Dental barotrauma

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Not to be confused with Dental trauma. ‹See Tfd›

Dental barotrauma is a condition in which barometric pressure changes in the external environment cause damage to the dentition. The problem can occur owing to a miniature void within a filled tooth. It is technically difficult to completely prevent void spaces occurring when placing a filling and carrying out root canal treatment. According to Boyle's law, when the external pressure rises or falls the trapped air within the void will attempt to expand or contract. The stresses this places on the tooth structure can cause pain, or rarely fracturing of the tooth structure.[1] Typically this is seen in scuba divers[2] or aviators[3] who experience pressure changes in the course of their activity. Identifying the pain during a pressure change is a diagnostic indicator for the clinician. Treatment involves removing the void space by carefully replacing the offending restoration, repeating the endodontic treatment or removing the tooth.[4]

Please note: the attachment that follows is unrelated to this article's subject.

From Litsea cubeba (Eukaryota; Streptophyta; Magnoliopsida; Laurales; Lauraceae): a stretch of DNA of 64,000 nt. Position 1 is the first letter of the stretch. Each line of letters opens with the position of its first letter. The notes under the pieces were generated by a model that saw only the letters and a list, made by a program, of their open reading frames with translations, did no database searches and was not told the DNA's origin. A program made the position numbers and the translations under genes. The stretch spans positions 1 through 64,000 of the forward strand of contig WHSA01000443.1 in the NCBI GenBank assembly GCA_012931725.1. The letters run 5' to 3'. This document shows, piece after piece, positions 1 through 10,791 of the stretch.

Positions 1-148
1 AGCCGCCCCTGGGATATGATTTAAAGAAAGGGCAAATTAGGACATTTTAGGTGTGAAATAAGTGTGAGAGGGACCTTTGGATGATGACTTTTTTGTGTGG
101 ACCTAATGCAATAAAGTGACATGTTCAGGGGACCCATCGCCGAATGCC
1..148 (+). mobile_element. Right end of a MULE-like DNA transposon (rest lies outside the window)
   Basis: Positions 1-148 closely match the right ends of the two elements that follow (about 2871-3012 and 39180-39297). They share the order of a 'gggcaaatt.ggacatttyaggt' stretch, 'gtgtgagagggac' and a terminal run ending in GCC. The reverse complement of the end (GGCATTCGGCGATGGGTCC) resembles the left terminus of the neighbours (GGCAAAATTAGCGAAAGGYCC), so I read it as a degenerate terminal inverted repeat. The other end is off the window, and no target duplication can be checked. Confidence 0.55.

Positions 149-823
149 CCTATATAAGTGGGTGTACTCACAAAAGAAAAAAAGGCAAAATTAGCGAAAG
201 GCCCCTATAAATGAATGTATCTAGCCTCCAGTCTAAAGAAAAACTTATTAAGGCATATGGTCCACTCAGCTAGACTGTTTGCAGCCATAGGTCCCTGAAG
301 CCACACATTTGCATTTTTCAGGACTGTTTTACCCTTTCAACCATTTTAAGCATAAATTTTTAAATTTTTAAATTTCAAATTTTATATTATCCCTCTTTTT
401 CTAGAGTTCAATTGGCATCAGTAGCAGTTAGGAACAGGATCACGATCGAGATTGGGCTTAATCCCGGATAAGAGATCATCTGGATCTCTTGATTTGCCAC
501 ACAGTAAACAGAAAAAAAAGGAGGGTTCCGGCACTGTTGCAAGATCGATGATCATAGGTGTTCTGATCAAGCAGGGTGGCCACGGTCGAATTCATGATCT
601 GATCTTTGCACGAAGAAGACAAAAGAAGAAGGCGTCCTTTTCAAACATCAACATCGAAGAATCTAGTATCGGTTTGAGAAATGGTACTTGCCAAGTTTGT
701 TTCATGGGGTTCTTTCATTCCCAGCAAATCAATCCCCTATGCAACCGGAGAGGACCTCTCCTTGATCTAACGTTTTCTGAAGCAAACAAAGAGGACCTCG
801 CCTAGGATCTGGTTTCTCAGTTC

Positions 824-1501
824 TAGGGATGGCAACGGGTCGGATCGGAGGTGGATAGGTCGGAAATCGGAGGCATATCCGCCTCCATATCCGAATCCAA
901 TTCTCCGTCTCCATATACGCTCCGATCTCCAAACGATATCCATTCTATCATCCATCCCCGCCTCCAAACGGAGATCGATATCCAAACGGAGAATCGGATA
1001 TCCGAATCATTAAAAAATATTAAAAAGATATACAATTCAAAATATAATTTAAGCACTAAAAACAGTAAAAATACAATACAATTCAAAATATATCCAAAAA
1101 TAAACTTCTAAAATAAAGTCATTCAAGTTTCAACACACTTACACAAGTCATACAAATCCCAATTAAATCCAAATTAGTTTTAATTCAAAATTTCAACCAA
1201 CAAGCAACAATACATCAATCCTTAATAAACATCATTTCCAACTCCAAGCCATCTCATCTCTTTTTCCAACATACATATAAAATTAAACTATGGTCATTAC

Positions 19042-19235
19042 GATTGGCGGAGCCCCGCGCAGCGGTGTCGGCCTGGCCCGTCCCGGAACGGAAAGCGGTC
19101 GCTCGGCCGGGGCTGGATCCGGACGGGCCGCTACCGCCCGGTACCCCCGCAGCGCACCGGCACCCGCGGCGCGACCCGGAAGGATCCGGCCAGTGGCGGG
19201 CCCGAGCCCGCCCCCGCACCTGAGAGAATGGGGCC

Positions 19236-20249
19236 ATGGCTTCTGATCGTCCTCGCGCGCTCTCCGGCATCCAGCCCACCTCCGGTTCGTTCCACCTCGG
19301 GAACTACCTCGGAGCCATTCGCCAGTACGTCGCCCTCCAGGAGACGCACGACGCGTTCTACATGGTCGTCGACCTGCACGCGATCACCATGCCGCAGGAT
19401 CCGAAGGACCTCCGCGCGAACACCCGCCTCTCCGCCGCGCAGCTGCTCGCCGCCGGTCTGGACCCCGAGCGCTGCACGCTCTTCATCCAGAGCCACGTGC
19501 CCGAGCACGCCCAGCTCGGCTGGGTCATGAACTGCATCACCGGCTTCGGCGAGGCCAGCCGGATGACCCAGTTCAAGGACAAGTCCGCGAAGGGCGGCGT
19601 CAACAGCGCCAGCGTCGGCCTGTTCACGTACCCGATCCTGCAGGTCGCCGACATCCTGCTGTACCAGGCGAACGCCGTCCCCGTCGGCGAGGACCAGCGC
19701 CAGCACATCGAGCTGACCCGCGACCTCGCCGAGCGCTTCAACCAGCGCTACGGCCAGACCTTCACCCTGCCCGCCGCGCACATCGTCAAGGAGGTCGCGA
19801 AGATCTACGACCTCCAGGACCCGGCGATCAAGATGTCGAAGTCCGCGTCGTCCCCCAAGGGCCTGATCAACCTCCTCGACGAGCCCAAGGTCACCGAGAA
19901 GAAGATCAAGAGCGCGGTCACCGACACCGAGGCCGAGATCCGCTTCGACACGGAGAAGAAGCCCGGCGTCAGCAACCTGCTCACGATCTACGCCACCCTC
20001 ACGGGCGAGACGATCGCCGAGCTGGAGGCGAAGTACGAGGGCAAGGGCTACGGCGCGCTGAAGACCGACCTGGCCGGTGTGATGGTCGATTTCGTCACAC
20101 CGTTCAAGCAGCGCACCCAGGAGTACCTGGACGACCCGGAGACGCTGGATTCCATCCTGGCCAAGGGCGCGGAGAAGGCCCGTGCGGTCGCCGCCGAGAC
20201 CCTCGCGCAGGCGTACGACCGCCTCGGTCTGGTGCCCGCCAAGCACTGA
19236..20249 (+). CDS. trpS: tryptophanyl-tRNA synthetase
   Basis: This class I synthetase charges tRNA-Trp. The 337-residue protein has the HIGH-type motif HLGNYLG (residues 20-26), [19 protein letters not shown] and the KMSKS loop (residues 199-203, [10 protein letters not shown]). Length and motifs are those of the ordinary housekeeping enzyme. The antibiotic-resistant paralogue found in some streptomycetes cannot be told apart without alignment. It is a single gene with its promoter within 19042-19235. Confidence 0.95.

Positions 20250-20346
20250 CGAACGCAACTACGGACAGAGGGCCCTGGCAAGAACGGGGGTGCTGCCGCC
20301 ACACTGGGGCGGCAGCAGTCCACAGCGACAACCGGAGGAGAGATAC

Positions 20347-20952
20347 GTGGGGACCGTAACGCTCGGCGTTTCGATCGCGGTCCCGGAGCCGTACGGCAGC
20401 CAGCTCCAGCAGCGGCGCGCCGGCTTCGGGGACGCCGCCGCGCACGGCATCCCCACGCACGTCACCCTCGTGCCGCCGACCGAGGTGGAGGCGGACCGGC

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References[edit]

  1. ^ Zadik Y, Einy S, Pokroy R, Bar Dayan Y, Goldstein L (June 2006). "Dental fractures on acute exposure to high altitude" (PDF). Aviat Space Environ Med 77 (6): 654–7. PMID 16780246. 
  2. ^ Zadik, Yehuda; Drucker Scott (September 2011). "Diving dentistry: a review of the dental implications of scuba diving". Aust Dent J. 56 (3): 265–71. doi:10.1111/j.1834-7819.2011.01340.x. PMID 21884141. Retrieved 11 September 2011. 
  3. ^ Zadik Y (January 2009). "Aviation dentistry: current concepts and practice" (PDF). Br Dent J 206 (1): 11–6. doi:10.1038/sj.bdj.2008.1121. PMID 19132029. 
  4. ^ Zadik Y (Jul–Aug 2009). "Dental barotrauma". Int J Prosthodont 22 (4): 354–7. PMID 19639071.